Community members debate new microhousing developments

MICRODEVELOPMENTS: The first set of microapartments, slated to be constructed on a 0.18-acre lot at 217 Hilliard Ave., will include 80 units. Photo courtesy of the City of Asheville

A new form of affordable housing has been a contentious topic among city leaders and developers in Asheville.

Two microapartment developments, with individual housing units averaging about 250-350 square feet, have been approved for nearly $2.5 million of Land Use Incentive Grant funding, a program designed to bolster affordable, workforce and low-income rental housing. The grants come in the form of tax rebates over 20 years.

The grant requires that 20% of the units in both developments — about 50 units — be deemed affordable with rent less than $1,190. The amount is based on 30% of the area median income. While the grant locks in that rate for the affordable units for 20 years, developer David Moritz confirmed that market-price rent would be between $1,000 and $1,200, meaning that the city-subsidized units would not be any cheaper than those for regular tenants initially.

The developments have sparked debate among city officials and residents over whether microhousing is truly a solution to the affordable housing crisis.

Status of the developments 

The first set of microapartments, slated to be constructed on a 0.18-acre lot at 217 Hilliard Ave., will include 80 units over five stories. No unit will be larger than 350 square feet but will be fully furnished and include a private bathroom and a half-kitchen that includes a sink and space for small kitchen appliances, like a microwave and a minifridge. A communal kitchen and living space on each floor will be shared by 16-20 tenants. No vehicle parking is included, though there will be bike storage.

The second development on Aston Street will include two seven-story buildings on a 0.64-acre parcel, with 72 units facing Sawyer Street and 159 units facing Aston Street. The design is similar to 217 Hilliard Ave., with communal laundry, kitchen and lounge spaces.

Though microhousing is new to Asheville, Moritz says his business partner, Scott Shapiro, has built such developments nationwide, including Martin Flats, a 150-unit micro-apartment complex in Nashville, Tenn. Mortz said it’s 100% occupied, primarily by residents in their late 20s. It opened in October 2021 with rent around $1,000 a month with utilities and Wi-Fi included.

Moritz anticipates a similar rent in Asheville but said it could rise, depending on inflation and construction costs. For comparison’s sake, nearby studio apartments on Patton Avenue run about $1,800 a month.

Both developments are obtaining the necessary permits to break ground. According to Moritz, developers hope to have the Hilliard project completed by 2025, and the Aston project by early 2026.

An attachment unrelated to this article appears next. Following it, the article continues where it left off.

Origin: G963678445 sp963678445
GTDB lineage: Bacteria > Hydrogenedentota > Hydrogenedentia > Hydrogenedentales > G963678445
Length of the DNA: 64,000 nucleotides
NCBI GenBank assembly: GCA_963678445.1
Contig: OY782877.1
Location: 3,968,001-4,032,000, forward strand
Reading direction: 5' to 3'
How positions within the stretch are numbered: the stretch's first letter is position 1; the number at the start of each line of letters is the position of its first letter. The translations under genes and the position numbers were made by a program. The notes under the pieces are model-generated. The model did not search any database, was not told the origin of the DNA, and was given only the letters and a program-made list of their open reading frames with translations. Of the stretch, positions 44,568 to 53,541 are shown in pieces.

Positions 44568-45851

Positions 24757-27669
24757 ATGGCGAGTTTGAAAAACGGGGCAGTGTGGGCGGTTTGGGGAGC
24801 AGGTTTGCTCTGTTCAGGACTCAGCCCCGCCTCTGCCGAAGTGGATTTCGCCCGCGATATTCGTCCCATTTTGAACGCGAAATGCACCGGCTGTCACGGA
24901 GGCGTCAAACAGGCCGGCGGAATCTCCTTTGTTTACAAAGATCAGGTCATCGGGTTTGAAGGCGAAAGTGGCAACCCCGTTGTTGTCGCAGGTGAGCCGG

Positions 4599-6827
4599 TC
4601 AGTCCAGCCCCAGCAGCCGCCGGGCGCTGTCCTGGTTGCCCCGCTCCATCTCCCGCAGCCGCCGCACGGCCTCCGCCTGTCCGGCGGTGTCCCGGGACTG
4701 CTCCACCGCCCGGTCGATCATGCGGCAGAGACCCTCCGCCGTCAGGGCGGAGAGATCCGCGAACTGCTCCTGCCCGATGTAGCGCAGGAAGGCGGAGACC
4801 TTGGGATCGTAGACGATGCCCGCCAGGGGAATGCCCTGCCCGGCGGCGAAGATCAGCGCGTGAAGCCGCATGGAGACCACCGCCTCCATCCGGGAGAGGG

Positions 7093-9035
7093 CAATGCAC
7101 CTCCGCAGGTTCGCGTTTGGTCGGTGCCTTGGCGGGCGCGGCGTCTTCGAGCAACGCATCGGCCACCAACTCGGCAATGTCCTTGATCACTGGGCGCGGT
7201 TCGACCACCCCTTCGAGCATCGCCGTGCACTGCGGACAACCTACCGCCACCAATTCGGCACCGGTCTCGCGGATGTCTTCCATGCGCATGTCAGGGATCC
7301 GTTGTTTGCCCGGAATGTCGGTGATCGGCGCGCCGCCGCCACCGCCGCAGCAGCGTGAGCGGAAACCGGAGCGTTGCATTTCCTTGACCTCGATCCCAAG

Debating LUIG

After the City Council voted 5-2 in June 2022 to approve the Hilliard Avenue grant, the city’s Affordable Housing Advisory Committee recommended that Council suspend LUIG awards for microhousing, noting that Asheville policy “does not contemplate microapartments, which are substantially smaller than a typical studio unit.”

Council initially tabled approving a $1.9 million LUIG grant for the Aston development in May, but when staff recommended a further delay in July, several Council members voiced their concern that further delaying the vote could lead to the development being canceled altogether. Vice Mayor Sandra Kilgore noted that while there may be concerns with the project, it would ultimately bring in more affordable housing, which is the purpose of LUIG.

“I think that this development is a good fit for the city and will help to bring more diversity downtown because people could actually live where they work instead of having to commute,” Kilgore said. “Yes, it will serve as a pilot to see if this kind of housing will work, but I think that we may not want to take a chance at losing this development.”

Council member Sage Turner noted that while the policies within the LUIG program should be updated, Council should not further delay a housing development that has been in the works for nearly a year.

“I fully agree that we need to look at our LUIG policies, but in the meantime, let’s not stop what is already in the queue,” Turner said. “We put so much effort into addressing our housing crisis … and this project is helping with the issue.”

Council members Sheneika Smith and Antanette Mosley opposed the grant because they were still unsure if the development meets affordability requirements laid out in the LUIG policies.

The benefits of microliving

Kim Giovacco, a resident of the Acony Bell Tiny Home Community in Mills River, says she lived in a microapartment in Boston and had a positive experience.

“The apartment I lived in [while in Boston] was 200 square feet with no parking, and I lived there for six years with no issues,” says Giovacco. “While I personally would not want to share a kitchen with other people, if some people want to put up with that, it is their choice.”

This sentiment was echoed by UNC Asheville student Cole Jackson, who says that he would be interested in microhousing once he graduates in May.

“I would definitely consider living in a microapartment once I graduate. I don’t want to have to move back in with my parents, but I don’t make enough in a month to get a full-sized apartment. Having to only pay $1,000 for rent and all of my utilities; that’s not too much more than what I pay for campus housing.”

Kristen McKinnley has lived in a microapartment in Nashville for about a year and a half and has had few issues. She pays $1,200 a month for rent and utilities.

“So far, living in a microapartment has not been a terrible experience. I initially moved into this apartment to save up for a house,” McKinnley says. “While I still have a lot left to save, I think living here has definitely helped me overall. I will say the units look a lot bigger before you move in; once you are living here, it definitely starts to feel cramped, especially if you ever try to have someone over.”

While some people may be OK with the price and the size of the units, critics of the development argue that the units are too small and too expensive to be deemed affordable housing.